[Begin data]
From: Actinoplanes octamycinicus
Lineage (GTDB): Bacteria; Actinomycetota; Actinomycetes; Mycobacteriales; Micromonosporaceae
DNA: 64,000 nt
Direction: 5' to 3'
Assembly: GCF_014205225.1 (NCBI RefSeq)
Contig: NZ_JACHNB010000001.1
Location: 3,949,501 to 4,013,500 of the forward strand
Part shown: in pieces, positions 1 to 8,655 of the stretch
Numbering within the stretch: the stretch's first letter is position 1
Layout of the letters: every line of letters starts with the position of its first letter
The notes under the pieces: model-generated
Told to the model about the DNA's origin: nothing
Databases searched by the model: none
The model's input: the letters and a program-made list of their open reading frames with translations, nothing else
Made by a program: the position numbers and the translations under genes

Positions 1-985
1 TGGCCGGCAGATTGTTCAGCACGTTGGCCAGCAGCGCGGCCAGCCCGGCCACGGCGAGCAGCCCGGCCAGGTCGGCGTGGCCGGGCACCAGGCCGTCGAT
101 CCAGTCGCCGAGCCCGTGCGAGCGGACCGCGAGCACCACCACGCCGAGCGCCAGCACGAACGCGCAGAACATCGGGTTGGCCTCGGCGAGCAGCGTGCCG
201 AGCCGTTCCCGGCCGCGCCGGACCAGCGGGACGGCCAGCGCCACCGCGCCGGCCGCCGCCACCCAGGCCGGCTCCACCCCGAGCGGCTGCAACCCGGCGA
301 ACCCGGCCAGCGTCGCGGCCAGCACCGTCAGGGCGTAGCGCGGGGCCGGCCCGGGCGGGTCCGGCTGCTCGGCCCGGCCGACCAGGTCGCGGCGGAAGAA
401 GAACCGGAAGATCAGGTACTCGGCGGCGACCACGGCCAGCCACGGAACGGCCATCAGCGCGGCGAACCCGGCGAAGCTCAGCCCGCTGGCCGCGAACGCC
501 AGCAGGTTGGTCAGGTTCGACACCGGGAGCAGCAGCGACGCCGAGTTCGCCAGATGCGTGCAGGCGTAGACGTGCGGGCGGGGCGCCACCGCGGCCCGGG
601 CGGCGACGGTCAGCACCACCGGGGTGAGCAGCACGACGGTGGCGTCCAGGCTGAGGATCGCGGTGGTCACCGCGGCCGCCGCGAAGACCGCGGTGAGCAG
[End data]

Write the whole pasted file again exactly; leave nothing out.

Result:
From: Actinoplanes octamycinicus
Lineage (GTDB): Bacteria; Actinomycetota; Actinomycetes; Mycobacteriales; Micromonosporaceae
DNA: 64,000 nt
Direction: 5' to 3'
Assembly: GCF_014205225.1 (NCBI RefSeq)
Contig: NZ_JACHNB010000001.1
Location: 3,949,501 to 4,013,500 of the forward strand
Part shown: in pieces, positions 1 to 8,655 of the stretch
Numbering within the stretch: the stretch's first letter is position 1
Layout of the letters: every line of letters starts with the position of its first letter
The notes under the pieces: model-generated
Told to the model about the DNA's origin: nothing
Databases searched by the model: none
The model's input: the letters and a program-made list of their open reading frames with translations, nothing else
Made by a program: the position numbers and the translations under genes

Positions 1-985
1 TGGCCGGCAGATTGTTCAGCACGTTGGCCAGCAGCGCGGCCAGCCCGGCCACGGCGAGCAGCCCGGCCAGGTCGGCGTGGCCGGGCACCAGGCCGTCGAT
101 CCAGTCGCCGAGCCCGTGCGAGCGGACCGCGAGCACCACCACGCCGAGCGCCAGCACGAACGCGCAGAACATCGGGTTGGCCTCGGCGAGCAGCGTGCCG
201 AGCCGTTCCCGGCCGCGCCGGACCAGCGGGACGGCCAGCGCCACCGCGCCGGCCGCCGCCACCCAGGCCGGCTCCACCCCGAGCGGCTGCAACCCGGCGA
301 ACCCGGCCAGCGTCGCGGCCAGCACCGTCAGGGCGTAGCGCGGGGCCGGCCCGGGCGGGTCCGGCTGCTCGGCCCGGCCGACCAGGTCGCGGCGGAAGAA
401 GAACCGGAAGATCAGGTACTCGGCGGCGACCACGGCCAGCCACGGAACGGCCATCAGCGCGGCGAACCCGGCGAAGCTCAGCCCGCTGGCCGCGAACGCC
501 AGCAGGTTGGTCAGGTTCGACACCGGGAGCAGCAGCGACGCCGAGTTCGCCAGATGCGTGCAGGCGTAGACGTGCGGGCGGGGCGCCACCGCGGCCCGGG
601 CGGCGACGGTCAGCACCACCGGGGTGAGCAGCACGACGGTGGCGTCCAGGCTGAGGATCGCGGTGGTCACCGCGGCCGCCGCGAAGACCGCGGTGAGCAG